Boston Public Schools operates public schools. Harvard/Kent Elementary School,[12] Clarence R. Edwards Middle School,[13] Warren/Prescott K-8 School,[14] and Charlestown High School are located in Charlestown.[15]

The Holden School, a private school, was formerly located in Charlestown. COMPASS, Inc. and the Holden School merged on July 1, 2007, and the combined system operated at two sites, including the Charlestown site, beginning in September 2007. The COMPASS board of directors decided to close the Charlestown site, beginning on June 26, 2009.[16]

Colleges and universities[edit]

Public libraries[edit]

Boston Public Library operates the Charlestown Branch. The library first opened in the Warren Institution for Savings building on January 7, 1862. The library moved to a larger space in the new Charlestown City Hall in 1869. In 1913 the branch moved to the intersection of Monument Avenue and Monument Square, in proximity to the Bunker Hill Monument. The branch moved to its current location in 1970.[17]

Organizations[edit]

Charlestown is home to several organizations and non-profits, including

In popular culture[edit]

The 1998 Independent drama "Monument Ave." directed by Ted Demme stars Denis Leary as Bobby O'Grady; an Irish-American criminal who becomes conflicted when the code of silence puts his loyalty and sense of self-preservation to the test after his two young and close cousins, also fellow criminals, are brutally gunned down by their boss.

Charlestown was also the setting for the 2010 action-thriller The Town, directed by and starring Ben Affleck, which follows the lives of a group of Boston bank robbers and the law enforcement personnel attempting to stop them.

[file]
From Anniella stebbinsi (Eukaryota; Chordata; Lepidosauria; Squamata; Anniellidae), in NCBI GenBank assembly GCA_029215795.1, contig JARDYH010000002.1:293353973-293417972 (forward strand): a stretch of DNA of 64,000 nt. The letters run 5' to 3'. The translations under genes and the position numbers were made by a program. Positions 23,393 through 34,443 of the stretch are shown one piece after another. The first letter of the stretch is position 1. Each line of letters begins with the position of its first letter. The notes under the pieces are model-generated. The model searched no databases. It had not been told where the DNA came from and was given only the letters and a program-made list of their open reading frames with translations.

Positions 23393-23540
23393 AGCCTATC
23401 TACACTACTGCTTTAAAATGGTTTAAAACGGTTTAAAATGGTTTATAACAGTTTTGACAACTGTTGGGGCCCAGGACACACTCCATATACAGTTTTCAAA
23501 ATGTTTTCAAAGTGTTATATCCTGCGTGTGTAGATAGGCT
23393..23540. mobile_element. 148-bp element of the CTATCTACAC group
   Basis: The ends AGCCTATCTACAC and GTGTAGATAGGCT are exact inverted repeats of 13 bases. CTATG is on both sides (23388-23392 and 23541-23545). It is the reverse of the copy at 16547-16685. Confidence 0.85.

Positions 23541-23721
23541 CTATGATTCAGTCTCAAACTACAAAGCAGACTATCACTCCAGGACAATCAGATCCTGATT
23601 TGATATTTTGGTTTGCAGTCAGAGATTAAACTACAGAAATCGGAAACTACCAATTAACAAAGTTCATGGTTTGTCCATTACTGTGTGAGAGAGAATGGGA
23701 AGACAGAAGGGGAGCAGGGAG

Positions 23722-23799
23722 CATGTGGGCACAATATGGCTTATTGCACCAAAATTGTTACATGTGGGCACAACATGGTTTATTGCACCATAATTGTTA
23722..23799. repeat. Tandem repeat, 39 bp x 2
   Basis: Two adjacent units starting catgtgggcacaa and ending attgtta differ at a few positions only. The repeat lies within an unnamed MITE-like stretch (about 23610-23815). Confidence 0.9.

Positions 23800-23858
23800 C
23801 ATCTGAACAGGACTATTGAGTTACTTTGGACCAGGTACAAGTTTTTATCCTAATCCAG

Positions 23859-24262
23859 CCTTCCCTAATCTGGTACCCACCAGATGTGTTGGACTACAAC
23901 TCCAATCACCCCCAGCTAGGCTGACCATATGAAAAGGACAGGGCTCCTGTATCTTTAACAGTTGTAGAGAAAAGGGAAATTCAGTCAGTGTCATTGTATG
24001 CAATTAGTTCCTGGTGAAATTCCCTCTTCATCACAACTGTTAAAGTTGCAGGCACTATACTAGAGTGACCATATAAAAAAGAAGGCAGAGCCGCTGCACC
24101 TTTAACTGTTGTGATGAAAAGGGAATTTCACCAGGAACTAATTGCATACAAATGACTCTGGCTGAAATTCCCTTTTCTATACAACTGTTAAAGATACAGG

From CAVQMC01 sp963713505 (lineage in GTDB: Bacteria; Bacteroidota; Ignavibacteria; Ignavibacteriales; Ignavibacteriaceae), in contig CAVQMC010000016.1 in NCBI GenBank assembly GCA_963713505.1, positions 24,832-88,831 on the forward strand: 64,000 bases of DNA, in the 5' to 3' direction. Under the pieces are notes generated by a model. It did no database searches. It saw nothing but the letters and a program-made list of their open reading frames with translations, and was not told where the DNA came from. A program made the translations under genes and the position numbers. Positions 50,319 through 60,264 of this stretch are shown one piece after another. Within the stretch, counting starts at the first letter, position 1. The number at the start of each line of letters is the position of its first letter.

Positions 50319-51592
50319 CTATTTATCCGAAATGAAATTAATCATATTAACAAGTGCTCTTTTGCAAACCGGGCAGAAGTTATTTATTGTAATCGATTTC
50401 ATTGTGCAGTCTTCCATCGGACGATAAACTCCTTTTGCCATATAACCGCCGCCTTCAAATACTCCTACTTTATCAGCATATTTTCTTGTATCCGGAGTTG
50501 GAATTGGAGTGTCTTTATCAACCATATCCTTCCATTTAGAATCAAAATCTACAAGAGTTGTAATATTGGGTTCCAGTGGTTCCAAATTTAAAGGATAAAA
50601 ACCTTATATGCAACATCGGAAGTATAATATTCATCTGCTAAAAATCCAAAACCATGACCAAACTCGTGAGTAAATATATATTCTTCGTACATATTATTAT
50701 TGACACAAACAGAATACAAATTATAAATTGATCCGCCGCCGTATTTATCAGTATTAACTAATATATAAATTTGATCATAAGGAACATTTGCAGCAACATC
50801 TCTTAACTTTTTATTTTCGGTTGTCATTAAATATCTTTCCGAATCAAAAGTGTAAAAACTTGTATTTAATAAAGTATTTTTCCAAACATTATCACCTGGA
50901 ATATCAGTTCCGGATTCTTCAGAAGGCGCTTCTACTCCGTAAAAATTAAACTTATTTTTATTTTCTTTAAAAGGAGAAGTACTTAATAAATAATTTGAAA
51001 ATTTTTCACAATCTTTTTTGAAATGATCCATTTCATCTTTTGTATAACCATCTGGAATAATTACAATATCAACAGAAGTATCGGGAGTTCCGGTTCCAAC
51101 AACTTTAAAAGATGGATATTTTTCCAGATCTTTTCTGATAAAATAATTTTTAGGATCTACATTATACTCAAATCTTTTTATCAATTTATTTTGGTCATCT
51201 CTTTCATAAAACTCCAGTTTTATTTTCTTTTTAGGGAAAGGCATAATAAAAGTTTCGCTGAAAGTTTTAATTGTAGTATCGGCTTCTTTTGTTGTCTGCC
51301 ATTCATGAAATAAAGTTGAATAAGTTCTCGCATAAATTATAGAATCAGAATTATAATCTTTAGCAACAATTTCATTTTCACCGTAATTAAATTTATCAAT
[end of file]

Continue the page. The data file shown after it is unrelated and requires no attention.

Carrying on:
Notable residents[edit]

Charlestown was the burying place of John Harvard, namesake of Harvard University.

See also[edit]

References[edit]

  1. ^ "Boston's Neighborhoods: Charlestown". Boston Redevelopment Authority (BRA). 2010. Retrieved August 17, 2010. 
  2. ^ "Walford Family Line". Retrieved 2009-05-04. 
  3. ^ Thomas Graves the engineer was from Gravesend, County of Kent, England and signed a contract with the Massachusetts Bay Company in March 1629, arriving in New England in July 1629 where he laid out Charlestown. He is not to be confused with Rear Admiral Thomas Graves (1605-1653) who also settled in Charlestown in 1636 or ’37. Also see Descendents of Thomas Graves, Engineer...
  4. ^ "A Condensed History of Melrose".  City of Melrose. Retrieved 2010-07-15
  5. ^ R. H. Howard and Henry E. Crocker, ed. (1880). A History of New England. Volume 1. Boston: Crocker & Co. p. 202. 
  6. ^ History of the Town of Medford, p. 2
  7. ^ http://www.mwra.state.ma.us/04water/html/hist1.htm
  8. ^ "The Result in Figures", The Boston Globe, p. 5, October 8, 1873.
  9. ^ Jones, Michael, The Slaughter of Cities: Urban Renewal and Ethnic Cleansing p529, St. Augustine's Press, South end Indiana, 2004. ISBN 1-58731-775-3
  10. ^ a b Barbo, Theresa Mitchell. The Cape Cod Murder of 1899: Edwin Ray Snow's Punishment and Redemption. The History Press, 2007. 29. Retrieved from Google Books on May 23, 2010. ISBN 1-59629-227-X, 9781596292277.
  11. ^ "Post Office Location - CHARLESTOWN." United States Postal Service. Retrieved on May 23, 2010.
  12. ^ "Harvard/Kent Elementary School." Boston Public Schools. Retrieved on May 23, 2010.
  13. ^ "Clarence R. Edwards Middle School." Boston Public Schools. Retrieved on May 23, 2010.
  14. ^ "Warren/Prescott K-8 School." Boston Public Schools. Retrieved on May 23, 2010.
  15. ^ "Charlestown High School." Boston Public Schools. Retrieved on May 23, 2010.
  16. ^ "Holden School." COMPASS. Retrieved on May 23, 2010.
  17. ^ "Charlestown Branch Library." Boston Public Library. Retrieved on May 23, 2010.
  18. ^ a b c Who Was Who in America, Historical Volume, 1607–1896. Chicago: Marquis Who's Who. 1963. 
  19. ^ A Sedgwick Genealogy, Descendants of Deacon Benjamin Sedgwick. New Haven: New Haven Colony Historical Society. 1961. 
  20. ^ Daniel C. Stillson 1830-1899

Further reading[edit]

External links[edit]